Do not beat yourself up over not being cheerful 24/7. There is no handbook to how a 20-something year old should rebound after such trauma. But you, lovely, are doing an excellent job.

Sad that I missed your face in Boston, but happy that you were able to enjoy the company of so many wonderful people.

Keep, being, you ;)


9:32 AM  
Comment Anonymous Anonymous said...


I think -- cancer or not-- these are feelings that we all have as we realize we're feeling more and more in charge of our lives than we did or felt we could be before. The fragility of life and its balance with death is something many people avoid thinking about. You on the other hand, my friend, address these concepts gracefully and with a diplomacy I find hard to imagine possessing.

I feel like I understand this challenge you're facing, because we are all facing it in a way. Making life decisions, deciding where to go, who to be now, how to be. It is normal to not always feel thankful, to get frustrated with yourself because you don't know what to do or how you feel, and to want to run away when you know you're facing something scary. You've just stared down something not once but multiple times, and I'm sure I know at least one person who would have given up.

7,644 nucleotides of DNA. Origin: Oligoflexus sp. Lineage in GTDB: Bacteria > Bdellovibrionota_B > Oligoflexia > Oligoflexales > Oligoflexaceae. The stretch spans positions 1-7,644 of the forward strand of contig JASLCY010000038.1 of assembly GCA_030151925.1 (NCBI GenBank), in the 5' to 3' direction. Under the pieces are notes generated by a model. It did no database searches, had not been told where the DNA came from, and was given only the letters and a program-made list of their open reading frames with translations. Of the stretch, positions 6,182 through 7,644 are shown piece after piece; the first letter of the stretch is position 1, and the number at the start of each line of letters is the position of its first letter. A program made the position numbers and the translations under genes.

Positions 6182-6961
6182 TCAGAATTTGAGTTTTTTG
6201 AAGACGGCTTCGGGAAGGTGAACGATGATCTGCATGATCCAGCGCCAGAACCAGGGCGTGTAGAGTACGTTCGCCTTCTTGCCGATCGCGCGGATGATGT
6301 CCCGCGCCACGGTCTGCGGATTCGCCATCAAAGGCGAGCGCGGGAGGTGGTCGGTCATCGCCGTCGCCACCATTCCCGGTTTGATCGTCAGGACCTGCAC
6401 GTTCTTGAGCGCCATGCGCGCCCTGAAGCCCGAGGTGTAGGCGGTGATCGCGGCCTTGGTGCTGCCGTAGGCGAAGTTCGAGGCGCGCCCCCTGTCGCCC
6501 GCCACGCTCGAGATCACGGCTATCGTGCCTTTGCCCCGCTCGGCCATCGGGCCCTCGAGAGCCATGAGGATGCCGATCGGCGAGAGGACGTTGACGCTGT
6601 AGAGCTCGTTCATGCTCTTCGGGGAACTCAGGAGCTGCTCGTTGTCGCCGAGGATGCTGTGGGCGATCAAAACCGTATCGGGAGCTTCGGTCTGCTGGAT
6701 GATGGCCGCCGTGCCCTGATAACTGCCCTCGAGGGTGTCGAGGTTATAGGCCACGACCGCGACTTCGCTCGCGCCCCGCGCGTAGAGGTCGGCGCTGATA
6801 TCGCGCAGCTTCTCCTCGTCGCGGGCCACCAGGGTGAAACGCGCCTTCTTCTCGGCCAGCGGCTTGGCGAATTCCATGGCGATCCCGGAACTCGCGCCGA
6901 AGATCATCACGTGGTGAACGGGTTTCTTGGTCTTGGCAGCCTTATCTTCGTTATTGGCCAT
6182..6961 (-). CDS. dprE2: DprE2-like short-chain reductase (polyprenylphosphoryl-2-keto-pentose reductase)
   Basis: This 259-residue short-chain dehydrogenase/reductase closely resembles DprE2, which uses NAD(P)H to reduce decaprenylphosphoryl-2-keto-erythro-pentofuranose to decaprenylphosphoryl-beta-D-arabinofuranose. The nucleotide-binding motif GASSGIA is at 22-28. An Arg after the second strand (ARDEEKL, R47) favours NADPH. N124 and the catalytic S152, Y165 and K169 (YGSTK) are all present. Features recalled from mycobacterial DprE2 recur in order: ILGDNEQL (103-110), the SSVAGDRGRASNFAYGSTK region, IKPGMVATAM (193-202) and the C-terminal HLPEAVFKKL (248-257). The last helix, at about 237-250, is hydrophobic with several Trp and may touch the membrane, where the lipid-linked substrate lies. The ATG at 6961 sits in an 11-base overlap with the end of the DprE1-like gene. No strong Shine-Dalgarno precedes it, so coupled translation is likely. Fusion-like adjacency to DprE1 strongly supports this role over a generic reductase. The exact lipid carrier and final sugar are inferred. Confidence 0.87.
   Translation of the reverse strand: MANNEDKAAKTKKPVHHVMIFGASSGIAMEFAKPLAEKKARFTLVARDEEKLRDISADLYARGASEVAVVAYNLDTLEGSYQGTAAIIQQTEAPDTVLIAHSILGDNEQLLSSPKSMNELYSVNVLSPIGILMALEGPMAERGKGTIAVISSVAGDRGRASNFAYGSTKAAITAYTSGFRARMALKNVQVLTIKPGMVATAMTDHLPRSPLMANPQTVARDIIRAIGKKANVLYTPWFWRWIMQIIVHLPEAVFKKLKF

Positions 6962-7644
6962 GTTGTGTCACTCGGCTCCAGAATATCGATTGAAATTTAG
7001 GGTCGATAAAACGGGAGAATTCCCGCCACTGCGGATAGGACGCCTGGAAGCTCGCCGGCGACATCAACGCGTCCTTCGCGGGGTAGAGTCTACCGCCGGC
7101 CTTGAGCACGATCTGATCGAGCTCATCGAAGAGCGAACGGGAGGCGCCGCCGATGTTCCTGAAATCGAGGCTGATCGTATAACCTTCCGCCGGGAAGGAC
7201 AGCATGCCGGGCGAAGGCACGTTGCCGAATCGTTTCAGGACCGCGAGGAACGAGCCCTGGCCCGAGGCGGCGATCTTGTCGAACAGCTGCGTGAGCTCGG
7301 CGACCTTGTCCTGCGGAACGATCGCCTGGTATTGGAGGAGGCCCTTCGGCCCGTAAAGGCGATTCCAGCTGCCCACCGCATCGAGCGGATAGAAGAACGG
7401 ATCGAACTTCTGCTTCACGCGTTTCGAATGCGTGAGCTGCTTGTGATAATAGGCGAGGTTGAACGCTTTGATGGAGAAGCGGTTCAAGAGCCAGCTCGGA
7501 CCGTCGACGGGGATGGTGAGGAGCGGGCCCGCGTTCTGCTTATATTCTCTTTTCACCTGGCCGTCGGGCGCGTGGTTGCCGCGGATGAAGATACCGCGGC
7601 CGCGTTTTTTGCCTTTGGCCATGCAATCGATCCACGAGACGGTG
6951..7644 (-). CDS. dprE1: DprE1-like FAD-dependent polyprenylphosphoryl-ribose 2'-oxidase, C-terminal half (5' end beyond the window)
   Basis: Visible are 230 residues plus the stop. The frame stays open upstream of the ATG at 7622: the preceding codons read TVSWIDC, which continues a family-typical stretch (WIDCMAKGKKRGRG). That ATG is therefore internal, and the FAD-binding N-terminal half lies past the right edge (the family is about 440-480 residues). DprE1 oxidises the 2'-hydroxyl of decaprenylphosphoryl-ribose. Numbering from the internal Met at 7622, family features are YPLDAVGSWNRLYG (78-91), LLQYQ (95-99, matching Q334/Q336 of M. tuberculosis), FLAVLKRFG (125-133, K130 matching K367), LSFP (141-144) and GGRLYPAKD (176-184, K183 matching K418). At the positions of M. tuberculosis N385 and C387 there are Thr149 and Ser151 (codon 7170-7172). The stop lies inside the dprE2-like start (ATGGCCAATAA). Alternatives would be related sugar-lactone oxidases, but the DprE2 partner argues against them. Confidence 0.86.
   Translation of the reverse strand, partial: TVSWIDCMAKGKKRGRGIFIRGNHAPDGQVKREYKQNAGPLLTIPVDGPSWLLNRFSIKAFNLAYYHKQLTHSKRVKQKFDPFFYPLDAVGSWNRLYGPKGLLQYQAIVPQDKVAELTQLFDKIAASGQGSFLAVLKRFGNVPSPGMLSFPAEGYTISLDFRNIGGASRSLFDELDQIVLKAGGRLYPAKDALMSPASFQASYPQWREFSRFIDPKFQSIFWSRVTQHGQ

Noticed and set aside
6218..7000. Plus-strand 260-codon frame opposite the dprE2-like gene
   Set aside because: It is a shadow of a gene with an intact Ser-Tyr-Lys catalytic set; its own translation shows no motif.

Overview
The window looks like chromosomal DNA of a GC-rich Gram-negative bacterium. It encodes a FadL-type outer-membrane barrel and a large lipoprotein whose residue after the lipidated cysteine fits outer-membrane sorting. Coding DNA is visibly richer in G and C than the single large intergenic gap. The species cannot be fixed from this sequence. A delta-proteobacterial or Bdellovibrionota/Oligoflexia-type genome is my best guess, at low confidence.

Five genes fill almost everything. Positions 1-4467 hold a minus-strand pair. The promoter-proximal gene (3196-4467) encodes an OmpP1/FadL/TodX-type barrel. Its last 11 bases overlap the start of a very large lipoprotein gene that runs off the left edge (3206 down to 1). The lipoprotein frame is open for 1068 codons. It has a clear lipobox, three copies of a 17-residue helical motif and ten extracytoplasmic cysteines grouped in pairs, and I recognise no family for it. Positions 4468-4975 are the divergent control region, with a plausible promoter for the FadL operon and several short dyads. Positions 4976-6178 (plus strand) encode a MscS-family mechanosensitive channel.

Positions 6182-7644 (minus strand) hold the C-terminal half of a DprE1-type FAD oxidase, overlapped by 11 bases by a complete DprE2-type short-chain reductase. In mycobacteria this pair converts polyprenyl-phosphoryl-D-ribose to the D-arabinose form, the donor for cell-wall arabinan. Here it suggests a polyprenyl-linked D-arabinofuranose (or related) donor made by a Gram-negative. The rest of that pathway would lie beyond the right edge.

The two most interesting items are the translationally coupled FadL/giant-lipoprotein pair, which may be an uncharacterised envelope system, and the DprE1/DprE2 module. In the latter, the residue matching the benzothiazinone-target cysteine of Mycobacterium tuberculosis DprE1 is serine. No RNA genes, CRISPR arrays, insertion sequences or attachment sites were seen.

Choices, like cancer, are scary things. At least in this case you have a say in how things go. You, despite your awesomeness, are still human. Just like the rest of us. :P

I'm keeping you in my thoughts. Let me know if you ever make it to D.C.

~Sarah formerly up the street~

7:51 PM  
Comment Blogger Candace Kuchinski said...

A very nice post from the heart, Duane. Different from your other posts. Very personal. Thanks for sharing your innermost thoughts, emotions, frustrations, and revelations. It's certainly okay to have confusion and as you move forward into the future you will make decisions one at a time. You don't have to know everything RIGHT NOW. Your path will unfold and I hope you bring us all along with you. Good advice for all to keep a cheerful mind and remember to have fun.

10:19 PM  

Post a Comment

<< Home